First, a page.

Library of Congress Hosts Premiere of “Language Is Life,” an Episode from the PBS series Native America

Published : Friday, November 3, 2023, 3:39 pm
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The Library of Congress will premiere one of four new episodes of the acclaimed PBS series “Native America” on Nov. 9, focused on Native people’s efforts to preserve their languages and ways of life. The film, which features Library collections, will be followed by a panel discussion on Indigenous language preservation, as part of the Library’s celebration of Native American Heritage Month.

Narrated by former U.S. Poet Laureate Joy Harjo, an enrolled member of the Muscogee (Creek) Nation, Season 2 of “Native America” offers viewers a groundbreaking portrait of contemporary Indian Country. Building on the success of its first season, this Native-directed four-part series, produced by Providence Pictures, showcases the beauty and strength of today’s Indigenous communities.

Filmed by Emmy Award-winning cinematographers, each hour-long episode explores core tenets of Native American heritage through dynamic stories of the here and now and a robust dialogue between past and present.

Episode four, titled “Language Is Life,” features Passamaquoddy field recordings housed in the Library’s American Folklife Center. In collaboration with the Library of Congress National Audio-Visual Conservation Center, the American Folklife Center is aiding the Passamaquoddy tribe with recovery and preservation of their language and songs. These historic and fragile recordings, originally captured on wax cylinders dating back to the late 19th century, have been made more accessible through digital technologies. The episode also explores digital scans of Cherokee writing found in a Georgia cave and Star Wars films dubbed into Navajo.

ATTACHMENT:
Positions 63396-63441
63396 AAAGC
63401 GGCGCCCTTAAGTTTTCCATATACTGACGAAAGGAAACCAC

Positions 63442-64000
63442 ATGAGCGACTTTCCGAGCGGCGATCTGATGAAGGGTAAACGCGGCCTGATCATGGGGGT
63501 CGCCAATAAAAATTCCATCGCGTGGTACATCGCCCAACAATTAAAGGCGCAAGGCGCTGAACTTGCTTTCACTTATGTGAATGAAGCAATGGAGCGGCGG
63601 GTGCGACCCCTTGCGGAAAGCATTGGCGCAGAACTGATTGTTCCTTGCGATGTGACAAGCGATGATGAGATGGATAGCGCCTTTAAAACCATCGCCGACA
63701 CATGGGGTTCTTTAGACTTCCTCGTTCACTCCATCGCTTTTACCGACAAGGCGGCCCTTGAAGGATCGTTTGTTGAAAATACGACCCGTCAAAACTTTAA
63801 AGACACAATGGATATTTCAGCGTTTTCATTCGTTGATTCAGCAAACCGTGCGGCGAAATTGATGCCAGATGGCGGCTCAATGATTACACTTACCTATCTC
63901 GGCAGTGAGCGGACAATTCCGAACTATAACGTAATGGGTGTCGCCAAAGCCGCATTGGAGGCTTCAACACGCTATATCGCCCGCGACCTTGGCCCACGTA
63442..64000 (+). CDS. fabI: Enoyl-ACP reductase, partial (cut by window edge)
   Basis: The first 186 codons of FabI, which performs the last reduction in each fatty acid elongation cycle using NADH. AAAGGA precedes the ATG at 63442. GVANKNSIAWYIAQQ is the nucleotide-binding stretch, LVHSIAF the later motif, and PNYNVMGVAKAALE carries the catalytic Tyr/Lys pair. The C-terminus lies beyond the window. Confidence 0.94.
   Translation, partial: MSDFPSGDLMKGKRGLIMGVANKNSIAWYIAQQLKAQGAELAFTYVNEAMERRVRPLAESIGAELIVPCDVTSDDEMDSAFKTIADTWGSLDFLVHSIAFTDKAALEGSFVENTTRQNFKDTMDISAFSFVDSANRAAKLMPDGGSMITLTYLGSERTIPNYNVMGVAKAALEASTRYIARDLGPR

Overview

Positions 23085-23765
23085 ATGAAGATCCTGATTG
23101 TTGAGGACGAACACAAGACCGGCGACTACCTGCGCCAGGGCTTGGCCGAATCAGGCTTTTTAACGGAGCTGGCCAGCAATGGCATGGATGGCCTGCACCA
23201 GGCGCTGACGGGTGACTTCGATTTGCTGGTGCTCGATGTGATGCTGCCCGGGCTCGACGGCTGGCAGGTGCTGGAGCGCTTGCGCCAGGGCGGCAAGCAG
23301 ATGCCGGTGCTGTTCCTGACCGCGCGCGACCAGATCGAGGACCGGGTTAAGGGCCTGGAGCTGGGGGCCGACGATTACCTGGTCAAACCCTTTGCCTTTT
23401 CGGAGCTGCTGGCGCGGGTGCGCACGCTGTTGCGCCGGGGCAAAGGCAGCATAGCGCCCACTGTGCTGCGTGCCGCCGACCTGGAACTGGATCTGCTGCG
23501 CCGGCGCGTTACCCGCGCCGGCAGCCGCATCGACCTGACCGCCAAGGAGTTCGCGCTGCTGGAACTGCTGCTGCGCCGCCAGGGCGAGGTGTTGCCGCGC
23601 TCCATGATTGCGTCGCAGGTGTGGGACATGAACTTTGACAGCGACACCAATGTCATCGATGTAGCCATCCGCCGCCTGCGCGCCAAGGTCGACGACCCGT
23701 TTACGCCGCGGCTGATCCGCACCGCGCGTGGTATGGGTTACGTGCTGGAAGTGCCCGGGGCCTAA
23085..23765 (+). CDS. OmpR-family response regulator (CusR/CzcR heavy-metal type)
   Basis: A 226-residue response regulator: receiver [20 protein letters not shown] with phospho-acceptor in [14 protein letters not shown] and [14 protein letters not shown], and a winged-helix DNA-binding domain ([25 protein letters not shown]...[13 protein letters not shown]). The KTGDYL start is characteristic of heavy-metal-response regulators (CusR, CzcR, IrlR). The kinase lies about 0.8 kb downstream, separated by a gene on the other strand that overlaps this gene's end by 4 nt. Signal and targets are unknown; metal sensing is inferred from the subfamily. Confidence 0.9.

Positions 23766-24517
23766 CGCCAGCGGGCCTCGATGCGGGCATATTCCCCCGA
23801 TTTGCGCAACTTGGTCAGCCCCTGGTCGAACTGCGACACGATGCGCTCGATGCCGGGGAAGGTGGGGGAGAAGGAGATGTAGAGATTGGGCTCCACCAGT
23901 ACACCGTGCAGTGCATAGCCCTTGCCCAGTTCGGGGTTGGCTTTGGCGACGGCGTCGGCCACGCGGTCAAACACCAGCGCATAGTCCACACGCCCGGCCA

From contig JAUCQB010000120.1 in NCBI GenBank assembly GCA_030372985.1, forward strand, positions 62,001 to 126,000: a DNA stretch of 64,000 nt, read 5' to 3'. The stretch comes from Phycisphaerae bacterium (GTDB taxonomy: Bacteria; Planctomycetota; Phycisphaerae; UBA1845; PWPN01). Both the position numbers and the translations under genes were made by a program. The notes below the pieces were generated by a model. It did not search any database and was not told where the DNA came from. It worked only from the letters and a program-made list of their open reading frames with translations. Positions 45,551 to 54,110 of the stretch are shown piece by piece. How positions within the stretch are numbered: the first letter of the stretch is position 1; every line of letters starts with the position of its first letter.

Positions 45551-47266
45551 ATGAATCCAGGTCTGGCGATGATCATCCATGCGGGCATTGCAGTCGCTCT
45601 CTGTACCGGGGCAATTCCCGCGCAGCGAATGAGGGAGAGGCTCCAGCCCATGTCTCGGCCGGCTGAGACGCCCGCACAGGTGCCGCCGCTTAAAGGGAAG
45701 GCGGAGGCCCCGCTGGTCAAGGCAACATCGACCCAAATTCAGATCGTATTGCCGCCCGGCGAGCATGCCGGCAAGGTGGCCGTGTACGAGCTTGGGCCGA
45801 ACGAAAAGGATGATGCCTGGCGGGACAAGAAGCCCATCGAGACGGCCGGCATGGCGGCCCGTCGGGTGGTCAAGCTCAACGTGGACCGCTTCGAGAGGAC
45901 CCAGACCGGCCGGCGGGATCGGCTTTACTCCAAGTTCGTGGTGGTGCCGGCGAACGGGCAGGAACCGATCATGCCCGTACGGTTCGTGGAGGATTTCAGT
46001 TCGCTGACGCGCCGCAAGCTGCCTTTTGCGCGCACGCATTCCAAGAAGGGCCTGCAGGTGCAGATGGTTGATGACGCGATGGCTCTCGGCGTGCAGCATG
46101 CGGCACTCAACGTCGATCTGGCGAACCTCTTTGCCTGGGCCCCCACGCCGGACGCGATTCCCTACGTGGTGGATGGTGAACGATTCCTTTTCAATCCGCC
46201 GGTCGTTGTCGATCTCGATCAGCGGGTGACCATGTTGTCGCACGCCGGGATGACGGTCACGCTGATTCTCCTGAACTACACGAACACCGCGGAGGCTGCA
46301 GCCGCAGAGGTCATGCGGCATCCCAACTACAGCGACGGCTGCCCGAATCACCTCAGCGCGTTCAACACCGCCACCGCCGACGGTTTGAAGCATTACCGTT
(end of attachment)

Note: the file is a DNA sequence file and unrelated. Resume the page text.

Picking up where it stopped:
“The Library of Congress has been working with the Passamaquoddy tribe for many years to safeguard these 1890 wax cylinder recordings. This effort accelerated with the advent of digital technologies that allow the recordings to be played and understood better than ever before,” said Nicole Saylor, director of the Library’s American Folklife Center. “We are delighted to see that the tribe has been able to make use of the recordings to revitalize language traditions, through the efforts of language keepers like Dwayne Tomah and Donald Soctomah. We’re committed to continuing this work, and we’re very grateful to PBS and the ‘Native America’ series for bringing Dwayne and Donald’s work to a wider audience.”

The premiere event will take place at 6 p.m. ET in the Members Room of the Library’s Thomas Jefferson Building, followed by a panel discussion with Native elders, Library experts and PBS representatives. Panelists include Donald Soctomah, a tribal historic preservation officer for the Passamaquoddy tribe; Gary Glassman, executive producer with Providence Pictures, and Daniel Golding (Quechan), series producer and director.

Registration for the screening and panel discussion is required and more information can be found here. “Native America” airs every Tuesday from Oct. 24 to Nov. 14, at 9 p.m. ET (check local listings) on PBS, and will be available to stream for free on and the PBS App through the duration of Native American Heritage Month.

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